By Keegan Hamilton
By Albert Samaha
By Village Voice staff
By Tessa Stuart
By Albert Samaha
By Steve Weinstein
By Devon Maloney
By Tessa Stuart
Just a few minutes into his campaign for the U.S. Senate, Rick Lazio broke into his very first sprint to greet voters along a Memorial Day parade route on his home turf. He fell flat on his face. People smirked at the time. But the guy still hasn't gotten up.
Considering his background as a Long Island Republican Party favorite son who's had his political career practically handed to him and hasn't had to do much brawling to keep it, it's not surprising that he's done little more than attack his controversial opponent, Hillary Rodham Clinton, and portray himself as a nice young man. This light-on-substance approach, coupled with ardent public relations work on behalf of the powerful people to whom he's beholden, defines Lazio's career.
Being handed a political career isn't serving Lazio well right now. He's like a trust-funder suddenly called upon to do some heavy lifting. He ain't used to the hard work. Maybe it's the way the machine raised him.
Lazio's father, Tony, was a key fundraiser and top campaign aide to Suffolk County GOP chairman Buzz Schwenk in the early '70s, during a time when Schwenk was playing fast and loose with the party's money. (Schwenk was later convicted of tax evasion.) Rick was the fresh-faced youngster who wrote the numbers on the GOP's blackboard on election night.
While Hillary was getting her start as a young lawyer working for the congressional committees investigating Watergate, Rick Lazio was earnestly defending Richard Nixon, whom his father idolized, to college classmates.
Lazio's own baptism as a lawyer was in the mid 1980s, when a job as "executive assistant" was created especially for him by Suffolk County district attorney Patrick Henry, whom he helped try to stonewall an investigation into corruption in the D.A.'s office and the police department.
But Lazio wasn't an inner-circle operative; he was just a new face to put before the public.
Being handed a political career isn't serving him well right now. He's like a trust-funder suddenly called upon to do some heavy lifting. He ain't used to the hard work. Maybe it's the way the machine raised him.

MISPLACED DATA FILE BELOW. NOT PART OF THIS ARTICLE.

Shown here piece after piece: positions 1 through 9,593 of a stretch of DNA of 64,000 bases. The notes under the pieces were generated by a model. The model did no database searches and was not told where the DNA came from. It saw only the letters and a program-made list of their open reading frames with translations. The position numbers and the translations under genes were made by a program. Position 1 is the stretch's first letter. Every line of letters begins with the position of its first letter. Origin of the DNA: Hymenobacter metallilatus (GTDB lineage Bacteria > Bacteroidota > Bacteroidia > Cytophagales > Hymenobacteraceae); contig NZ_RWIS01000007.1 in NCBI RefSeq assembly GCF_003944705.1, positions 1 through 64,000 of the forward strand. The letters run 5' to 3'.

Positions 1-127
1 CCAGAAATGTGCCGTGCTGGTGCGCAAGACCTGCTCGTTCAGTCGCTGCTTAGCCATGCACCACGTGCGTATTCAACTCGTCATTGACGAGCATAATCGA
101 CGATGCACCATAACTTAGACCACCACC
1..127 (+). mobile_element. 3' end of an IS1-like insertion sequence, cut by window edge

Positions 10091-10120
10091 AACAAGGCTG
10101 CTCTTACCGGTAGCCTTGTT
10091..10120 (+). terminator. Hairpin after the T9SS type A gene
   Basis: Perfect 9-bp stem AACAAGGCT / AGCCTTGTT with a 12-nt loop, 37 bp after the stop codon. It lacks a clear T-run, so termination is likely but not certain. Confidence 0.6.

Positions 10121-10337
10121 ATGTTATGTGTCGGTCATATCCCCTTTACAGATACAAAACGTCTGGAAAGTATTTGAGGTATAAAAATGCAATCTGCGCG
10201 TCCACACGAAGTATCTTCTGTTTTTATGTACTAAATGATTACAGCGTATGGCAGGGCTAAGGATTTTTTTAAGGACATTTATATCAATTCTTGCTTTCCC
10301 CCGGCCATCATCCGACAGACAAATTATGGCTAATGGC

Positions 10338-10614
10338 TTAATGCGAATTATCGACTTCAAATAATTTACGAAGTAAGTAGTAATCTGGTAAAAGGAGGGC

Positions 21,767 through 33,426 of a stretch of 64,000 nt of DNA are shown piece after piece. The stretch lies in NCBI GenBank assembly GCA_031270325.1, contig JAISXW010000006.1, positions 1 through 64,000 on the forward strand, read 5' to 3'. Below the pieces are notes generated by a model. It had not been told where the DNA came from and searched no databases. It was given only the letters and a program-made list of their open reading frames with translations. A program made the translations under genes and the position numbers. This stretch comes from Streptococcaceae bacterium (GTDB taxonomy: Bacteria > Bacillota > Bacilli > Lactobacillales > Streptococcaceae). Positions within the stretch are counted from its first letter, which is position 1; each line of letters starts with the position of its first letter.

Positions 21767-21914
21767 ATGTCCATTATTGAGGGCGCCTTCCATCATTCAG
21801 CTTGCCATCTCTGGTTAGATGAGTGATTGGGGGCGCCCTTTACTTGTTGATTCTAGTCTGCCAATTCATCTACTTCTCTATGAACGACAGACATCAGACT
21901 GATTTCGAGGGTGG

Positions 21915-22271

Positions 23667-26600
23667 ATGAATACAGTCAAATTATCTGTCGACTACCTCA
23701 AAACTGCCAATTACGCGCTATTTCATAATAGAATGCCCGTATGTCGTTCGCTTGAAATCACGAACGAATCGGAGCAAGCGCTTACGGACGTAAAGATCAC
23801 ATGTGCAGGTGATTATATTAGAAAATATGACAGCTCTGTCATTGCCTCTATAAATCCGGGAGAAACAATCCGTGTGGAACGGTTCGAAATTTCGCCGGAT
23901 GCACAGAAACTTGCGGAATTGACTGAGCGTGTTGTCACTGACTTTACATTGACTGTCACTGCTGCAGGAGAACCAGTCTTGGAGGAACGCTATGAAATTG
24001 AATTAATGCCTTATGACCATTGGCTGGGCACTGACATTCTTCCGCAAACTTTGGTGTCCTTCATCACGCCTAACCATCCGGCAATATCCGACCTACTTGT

"Long Island is a Republican welfare system," says Robert Gottlieb, a veteran Democratic lawyer who almost upset Henry in 1985 but was ultimately steamrolled by the GOP machine. "By controlling the bureaucracy, they can line their pockets and hire their familiesand they don't have to work for it."
Born into that machine, Lazio has been almost as good a fundraiser as fellow Long Island Republican Al D'Amato. But unlike D'Amato, Lazio didn't have any past experience in dealing with a tumble in public. When D'Amato, a veteran inner-circle deal maker, was attacked, he fought back. And he loved that kind of fight. Rick Lazio's a bantamweight in comparison.
Lazio has credited his father with being a major influence, but understates his dad's role in the party. Tony Lazio, formerly in the auto-parts business, made a living from the Republican welfare state. Steadfastly loyal to his party and his party's leaders, Tony Lazio was the detail guy, the one who put together the county committee's fundraisers, cocktail parties, and galas at Colonie Hill, a catering hall owned by the notoriously corrupt Local 138 of the operating engineers' union, and at the GOP's clubhouse on 38 acres in Blue Point.
"He was always for a class show," recalls Schwenk. "Black-tie or a two-tiered dais? If that's what it called for. Or just a cocktail party? He'd do that.
"He always felt it was important to make it a class showmake it look like a good act."
Schwenk fondly recalls the late Tony Lazio as a politically savvy guy. "He knew what was going on, not only in fundraising," says Schwenk. "There wasn't much going on in Republican politics that he didn't know about."
While Tony Lazio was energetically setting up events to burnish the GOP's image, his boss was doing such things as furtively taking envelopes of cash from state Court of Claims Judge William Drohan of the Bronx, who was making payoffs on behalf of a company that got county business on the scandal-ridden Southwest Sewer District project. And Schwenk was hanging out with Teamster racketeer John Cody, the most powerful labor boss in New York City-area construction. Cody's Local 282 pension fund owned the Hampton Hills Country Club at the time.
In 1978, Tony Lazio had a stroke, and Buzz Schwenk nearly had one. Schwenk wound up accidentally putting his friend Cody in the middle of a jackpot by insisting that he meet with a shady figure named Vic Puglisi who was being used by an undercover IRS agent. It was the same investigation that nailed Mafia boss Carmine Persico. Schwenk was acquitted of bribery at the same trial in which he was found guilty of tax evasion. But his meetings with Puglisi and Cody were undisputed.
Schwenk denies that Tony Lazio walked on the dark side of Suffolk politics with him when it came to dealing with Cody, the corrupt judge, and other racketeers.